Abstract

A report of the ASME Global Technologies Committee in 1999 stressed the need to inform government agencies about the importance of the activities of mechanical engineers. In particular, while government agencies and the public in general seem to understand the romantic idea of concept generation (inventors and scientists), they do not comprehend the efforts that go into realization of an idea into a usable product (engineering and manufacturing) and the benefits of this activity to the global society. In fact the product realization process makes the cutting edge products affordable and available to every strata of the society. In spite of current success, engineering and manufacturing functions are continuously challenged by the changing demands and business environment. Specifically, opening of world markets and industrial globalization require that manufacturing functions are not only flawless and efficient, but also be compatible with the global business environment. The goal of this panel is to showcase past contributions to the field of manufacturing and build a case for continued support of future manufacturing research and education.

The panelist will begin the discussion by addressing five topics/questions. Comments and question from the audience are encouraged. The five topics/questions of focus for this panel discussion are

1. Innovative products of last century like cars, planes, computers, etc. remain accessible to masses only due to the revolutionary manufacturing technology at the time. Which of the past manufacturing technologies will you attribute this tremendous success to? Are any of these technologies obsolete or are on the verge of extinction?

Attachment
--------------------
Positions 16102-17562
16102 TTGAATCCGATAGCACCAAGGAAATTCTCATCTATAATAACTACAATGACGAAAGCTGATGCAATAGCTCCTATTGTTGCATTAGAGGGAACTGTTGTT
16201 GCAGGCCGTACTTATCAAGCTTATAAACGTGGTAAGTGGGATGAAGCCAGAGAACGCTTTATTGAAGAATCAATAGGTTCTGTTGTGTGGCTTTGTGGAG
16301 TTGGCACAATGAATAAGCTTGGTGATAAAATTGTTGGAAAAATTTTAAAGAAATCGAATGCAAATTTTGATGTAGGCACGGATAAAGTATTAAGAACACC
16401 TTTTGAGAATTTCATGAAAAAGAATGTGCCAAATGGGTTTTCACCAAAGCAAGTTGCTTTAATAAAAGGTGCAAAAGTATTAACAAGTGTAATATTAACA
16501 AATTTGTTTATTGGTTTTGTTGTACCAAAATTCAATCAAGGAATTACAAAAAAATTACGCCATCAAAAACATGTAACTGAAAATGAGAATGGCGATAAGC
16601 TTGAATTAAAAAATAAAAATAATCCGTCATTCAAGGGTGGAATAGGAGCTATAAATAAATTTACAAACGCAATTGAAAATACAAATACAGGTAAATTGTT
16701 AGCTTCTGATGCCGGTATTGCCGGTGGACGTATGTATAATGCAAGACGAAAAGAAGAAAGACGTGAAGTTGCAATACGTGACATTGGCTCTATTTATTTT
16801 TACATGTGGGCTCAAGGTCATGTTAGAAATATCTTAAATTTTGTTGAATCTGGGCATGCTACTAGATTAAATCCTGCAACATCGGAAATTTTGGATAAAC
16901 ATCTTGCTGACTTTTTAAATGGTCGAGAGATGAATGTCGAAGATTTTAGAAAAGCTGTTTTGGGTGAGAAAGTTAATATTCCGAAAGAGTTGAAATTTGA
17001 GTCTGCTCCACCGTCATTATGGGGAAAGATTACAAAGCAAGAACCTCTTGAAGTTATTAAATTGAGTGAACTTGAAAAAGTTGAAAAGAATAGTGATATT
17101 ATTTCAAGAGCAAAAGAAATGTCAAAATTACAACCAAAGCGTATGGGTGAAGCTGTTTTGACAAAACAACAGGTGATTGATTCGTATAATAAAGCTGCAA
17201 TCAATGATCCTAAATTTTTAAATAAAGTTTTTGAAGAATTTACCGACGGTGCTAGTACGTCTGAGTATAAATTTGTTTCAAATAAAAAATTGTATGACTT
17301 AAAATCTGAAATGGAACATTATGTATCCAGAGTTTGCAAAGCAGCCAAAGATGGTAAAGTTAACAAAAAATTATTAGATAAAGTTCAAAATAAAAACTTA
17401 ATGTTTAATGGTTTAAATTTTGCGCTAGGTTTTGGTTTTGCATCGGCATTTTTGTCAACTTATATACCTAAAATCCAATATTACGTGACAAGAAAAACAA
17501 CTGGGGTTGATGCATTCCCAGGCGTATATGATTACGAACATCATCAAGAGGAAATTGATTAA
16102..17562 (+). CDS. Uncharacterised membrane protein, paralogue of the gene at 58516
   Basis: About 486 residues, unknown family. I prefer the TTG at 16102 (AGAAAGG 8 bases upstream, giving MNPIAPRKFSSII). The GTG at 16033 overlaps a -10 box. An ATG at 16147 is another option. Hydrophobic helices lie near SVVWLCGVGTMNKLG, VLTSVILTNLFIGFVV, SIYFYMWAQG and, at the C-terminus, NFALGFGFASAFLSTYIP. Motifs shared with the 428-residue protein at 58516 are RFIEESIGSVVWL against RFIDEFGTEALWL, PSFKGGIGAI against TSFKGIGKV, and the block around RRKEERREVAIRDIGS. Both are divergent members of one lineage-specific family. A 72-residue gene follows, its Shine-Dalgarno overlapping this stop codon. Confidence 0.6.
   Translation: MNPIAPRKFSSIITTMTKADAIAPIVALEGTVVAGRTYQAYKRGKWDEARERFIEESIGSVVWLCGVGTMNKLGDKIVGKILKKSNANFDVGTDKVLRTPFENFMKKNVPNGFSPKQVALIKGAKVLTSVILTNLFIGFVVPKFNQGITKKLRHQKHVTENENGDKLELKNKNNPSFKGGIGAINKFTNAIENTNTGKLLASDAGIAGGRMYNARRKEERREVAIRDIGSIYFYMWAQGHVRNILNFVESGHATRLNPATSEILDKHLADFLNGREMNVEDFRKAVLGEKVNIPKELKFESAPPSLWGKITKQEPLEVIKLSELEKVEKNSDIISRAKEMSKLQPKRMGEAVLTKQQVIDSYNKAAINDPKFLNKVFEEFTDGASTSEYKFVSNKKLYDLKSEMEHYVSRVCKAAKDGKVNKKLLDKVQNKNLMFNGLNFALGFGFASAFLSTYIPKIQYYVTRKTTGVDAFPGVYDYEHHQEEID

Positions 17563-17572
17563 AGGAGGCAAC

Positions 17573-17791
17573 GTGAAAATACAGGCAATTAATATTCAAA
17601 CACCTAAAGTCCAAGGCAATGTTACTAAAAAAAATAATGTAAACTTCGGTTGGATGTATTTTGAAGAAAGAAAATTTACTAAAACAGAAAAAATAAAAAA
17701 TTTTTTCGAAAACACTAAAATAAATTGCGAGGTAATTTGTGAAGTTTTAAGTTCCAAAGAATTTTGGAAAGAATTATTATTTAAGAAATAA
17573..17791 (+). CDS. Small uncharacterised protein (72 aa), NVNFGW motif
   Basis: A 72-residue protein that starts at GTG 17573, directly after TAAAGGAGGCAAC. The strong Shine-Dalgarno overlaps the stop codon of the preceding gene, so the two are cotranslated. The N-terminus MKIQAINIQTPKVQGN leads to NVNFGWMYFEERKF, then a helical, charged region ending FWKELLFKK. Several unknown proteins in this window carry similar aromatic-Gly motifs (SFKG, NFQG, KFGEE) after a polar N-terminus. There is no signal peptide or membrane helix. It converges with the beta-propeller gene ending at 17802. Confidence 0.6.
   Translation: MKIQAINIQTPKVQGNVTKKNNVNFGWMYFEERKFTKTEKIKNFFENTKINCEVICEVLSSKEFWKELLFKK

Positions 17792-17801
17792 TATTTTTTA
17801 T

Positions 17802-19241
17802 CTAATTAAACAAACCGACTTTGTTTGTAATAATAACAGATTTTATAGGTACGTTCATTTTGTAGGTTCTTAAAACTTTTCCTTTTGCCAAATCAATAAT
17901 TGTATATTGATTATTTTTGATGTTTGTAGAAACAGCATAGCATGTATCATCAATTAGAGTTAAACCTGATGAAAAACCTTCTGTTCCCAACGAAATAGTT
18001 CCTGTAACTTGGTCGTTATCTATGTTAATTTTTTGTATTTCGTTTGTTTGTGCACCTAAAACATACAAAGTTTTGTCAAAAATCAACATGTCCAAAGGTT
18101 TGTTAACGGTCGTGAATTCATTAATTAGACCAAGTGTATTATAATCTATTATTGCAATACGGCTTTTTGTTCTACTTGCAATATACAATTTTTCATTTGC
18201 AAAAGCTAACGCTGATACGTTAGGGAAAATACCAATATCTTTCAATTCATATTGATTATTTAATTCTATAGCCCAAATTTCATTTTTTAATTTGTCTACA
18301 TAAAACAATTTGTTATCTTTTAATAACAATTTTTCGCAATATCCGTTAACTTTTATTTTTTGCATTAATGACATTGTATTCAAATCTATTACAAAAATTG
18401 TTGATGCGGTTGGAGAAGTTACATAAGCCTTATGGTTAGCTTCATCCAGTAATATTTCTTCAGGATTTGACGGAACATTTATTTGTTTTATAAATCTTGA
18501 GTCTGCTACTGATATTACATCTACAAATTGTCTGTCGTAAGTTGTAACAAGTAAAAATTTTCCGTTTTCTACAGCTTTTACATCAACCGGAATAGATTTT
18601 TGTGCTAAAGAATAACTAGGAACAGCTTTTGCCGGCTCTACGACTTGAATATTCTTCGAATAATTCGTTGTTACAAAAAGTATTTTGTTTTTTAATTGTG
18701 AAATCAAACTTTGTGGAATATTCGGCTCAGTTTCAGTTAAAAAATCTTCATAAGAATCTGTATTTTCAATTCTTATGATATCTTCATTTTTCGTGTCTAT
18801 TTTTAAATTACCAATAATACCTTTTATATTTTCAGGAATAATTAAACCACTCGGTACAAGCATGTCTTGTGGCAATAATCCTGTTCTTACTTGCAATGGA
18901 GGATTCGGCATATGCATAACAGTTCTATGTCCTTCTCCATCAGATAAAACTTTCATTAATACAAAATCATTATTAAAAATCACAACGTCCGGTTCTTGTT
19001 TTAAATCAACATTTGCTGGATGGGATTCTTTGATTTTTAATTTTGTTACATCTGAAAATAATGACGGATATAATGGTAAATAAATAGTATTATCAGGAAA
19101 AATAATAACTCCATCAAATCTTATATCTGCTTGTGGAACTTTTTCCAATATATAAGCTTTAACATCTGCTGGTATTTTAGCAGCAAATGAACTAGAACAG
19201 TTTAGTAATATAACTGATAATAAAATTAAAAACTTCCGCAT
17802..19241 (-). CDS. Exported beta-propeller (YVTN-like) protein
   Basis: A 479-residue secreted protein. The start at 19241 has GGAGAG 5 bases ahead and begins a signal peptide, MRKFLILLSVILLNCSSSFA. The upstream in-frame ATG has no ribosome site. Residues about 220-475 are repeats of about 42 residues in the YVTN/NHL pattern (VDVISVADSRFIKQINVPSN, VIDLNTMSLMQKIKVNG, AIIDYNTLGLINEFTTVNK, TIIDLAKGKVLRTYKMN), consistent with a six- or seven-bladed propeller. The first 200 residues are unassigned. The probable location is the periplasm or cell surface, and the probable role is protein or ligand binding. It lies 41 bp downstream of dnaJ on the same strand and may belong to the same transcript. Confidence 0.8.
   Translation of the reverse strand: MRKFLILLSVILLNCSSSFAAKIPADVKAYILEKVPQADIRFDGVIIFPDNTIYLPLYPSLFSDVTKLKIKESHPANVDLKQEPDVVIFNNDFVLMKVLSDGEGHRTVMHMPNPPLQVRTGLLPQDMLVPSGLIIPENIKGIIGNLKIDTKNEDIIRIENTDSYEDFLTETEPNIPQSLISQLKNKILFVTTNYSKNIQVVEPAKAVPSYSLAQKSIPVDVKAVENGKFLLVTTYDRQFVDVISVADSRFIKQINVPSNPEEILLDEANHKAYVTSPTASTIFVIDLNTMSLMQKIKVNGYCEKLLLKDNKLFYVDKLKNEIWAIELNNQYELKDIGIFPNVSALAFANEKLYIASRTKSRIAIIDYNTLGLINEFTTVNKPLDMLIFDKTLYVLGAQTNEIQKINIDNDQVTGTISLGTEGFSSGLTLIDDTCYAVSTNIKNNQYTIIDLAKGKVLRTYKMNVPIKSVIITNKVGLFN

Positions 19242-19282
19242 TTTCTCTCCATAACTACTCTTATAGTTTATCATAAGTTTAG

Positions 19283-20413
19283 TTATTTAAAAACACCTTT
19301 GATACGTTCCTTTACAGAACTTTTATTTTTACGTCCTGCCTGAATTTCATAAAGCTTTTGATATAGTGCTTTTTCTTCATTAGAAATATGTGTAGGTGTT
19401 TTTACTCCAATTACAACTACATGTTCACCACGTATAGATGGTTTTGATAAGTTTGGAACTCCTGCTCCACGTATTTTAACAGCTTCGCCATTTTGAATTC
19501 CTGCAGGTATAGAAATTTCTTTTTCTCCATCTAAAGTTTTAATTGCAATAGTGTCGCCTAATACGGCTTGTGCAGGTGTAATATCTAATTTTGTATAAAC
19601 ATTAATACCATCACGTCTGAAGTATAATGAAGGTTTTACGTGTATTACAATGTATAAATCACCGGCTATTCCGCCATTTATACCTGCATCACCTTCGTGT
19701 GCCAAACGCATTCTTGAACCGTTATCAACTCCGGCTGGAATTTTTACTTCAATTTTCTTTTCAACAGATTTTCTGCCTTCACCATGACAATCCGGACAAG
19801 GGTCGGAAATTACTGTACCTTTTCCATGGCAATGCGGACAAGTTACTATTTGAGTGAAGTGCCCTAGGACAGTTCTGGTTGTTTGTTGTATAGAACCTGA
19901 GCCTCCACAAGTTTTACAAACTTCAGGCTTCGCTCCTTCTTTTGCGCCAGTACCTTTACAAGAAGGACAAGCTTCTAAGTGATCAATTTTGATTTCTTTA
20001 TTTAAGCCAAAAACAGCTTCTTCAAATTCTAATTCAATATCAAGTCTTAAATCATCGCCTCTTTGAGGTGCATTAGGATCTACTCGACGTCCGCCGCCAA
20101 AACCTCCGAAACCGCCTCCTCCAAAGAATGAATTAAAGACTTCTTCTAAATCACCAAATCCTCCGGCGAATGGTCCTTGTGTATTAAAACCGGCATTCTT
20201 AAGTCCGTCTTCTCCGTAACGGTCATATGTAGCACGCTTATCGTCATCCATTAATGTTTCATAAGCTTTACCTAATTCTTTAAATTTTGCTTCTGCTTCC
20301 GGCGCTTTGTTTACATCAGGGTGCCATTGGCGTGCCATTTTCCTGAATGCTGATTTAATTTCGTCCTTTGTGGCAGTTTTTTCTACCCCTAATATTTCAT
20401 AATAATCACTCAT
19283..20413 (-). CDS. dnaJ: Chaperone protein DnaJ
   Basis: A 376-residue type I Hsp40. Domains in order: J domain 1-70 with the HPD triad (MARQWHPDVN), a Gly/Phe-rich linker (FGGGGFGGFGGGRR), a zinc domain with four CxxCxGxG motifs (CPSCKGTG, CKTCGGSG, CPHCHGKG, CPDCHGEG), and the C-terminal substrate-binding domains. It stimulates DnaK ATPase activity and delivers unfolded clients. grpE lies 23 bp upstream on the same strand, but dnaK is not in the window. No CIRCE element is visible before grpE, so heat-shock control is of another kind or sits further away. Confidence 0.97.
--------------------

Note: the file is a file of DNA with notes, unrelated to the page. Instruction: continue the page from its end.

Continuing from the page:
2. During past few years most of the world has opened up to international trade and business. Global marketplace is not just a dream; it is a reality and is here to stay. Besides, the business drivers and associated economic advantages, supporting engineering and manufacturing technologies have played a vital role in keeping the global business afloat. In your opinion what key technology drivers (including any manufacturing technologies) are behind this success? Do any of the technical issues need immediate attention?

3. During the 20th century we have witnessed tremendous growth in manufacturing technology. Traditional research and development focused on getting the product out i.e. development of manufacturing and assembly processes and their optimization. The next big thing was to get the product out in an efficient and cost-effective manner. It fueled research in material flow and inventory management, resulting in techniques like JIT, Kanban, supply-chain management, etc. More recently eManufacturing initiatives (B2B, B2C, B2E, etc.) have made a tremendous impact in seamless integration of business operations (suppliers-purchasing-engineering-manufacturing-marketing-service), resulting in productivity gains. What’s next?

4. As resources are geographically distributed and scarce; consolidation, collaboration and leveraging often become key issues in a global industry. Research and Development may not be any different. In your opinion, are the days for “lone researchers/developers” over? If yes, how do you envision future R&D activities to function? If no, how to incorporate individual R&D efforts?

5. Commercial success of technical breakthroughs depends on the workforce that can implement the new technology and consumers who can utilize it. Often the term “technology overload” is used when either of these groups fails to comprehend the new technology. To avoid this trap, it is necessary for future manufacturing leaders and innovators to have a unique skill set. What kind of educational training and experience will be required of future manufacturing engineers/researchers?

This content is only available via PDF.
You do not currently have access to this content.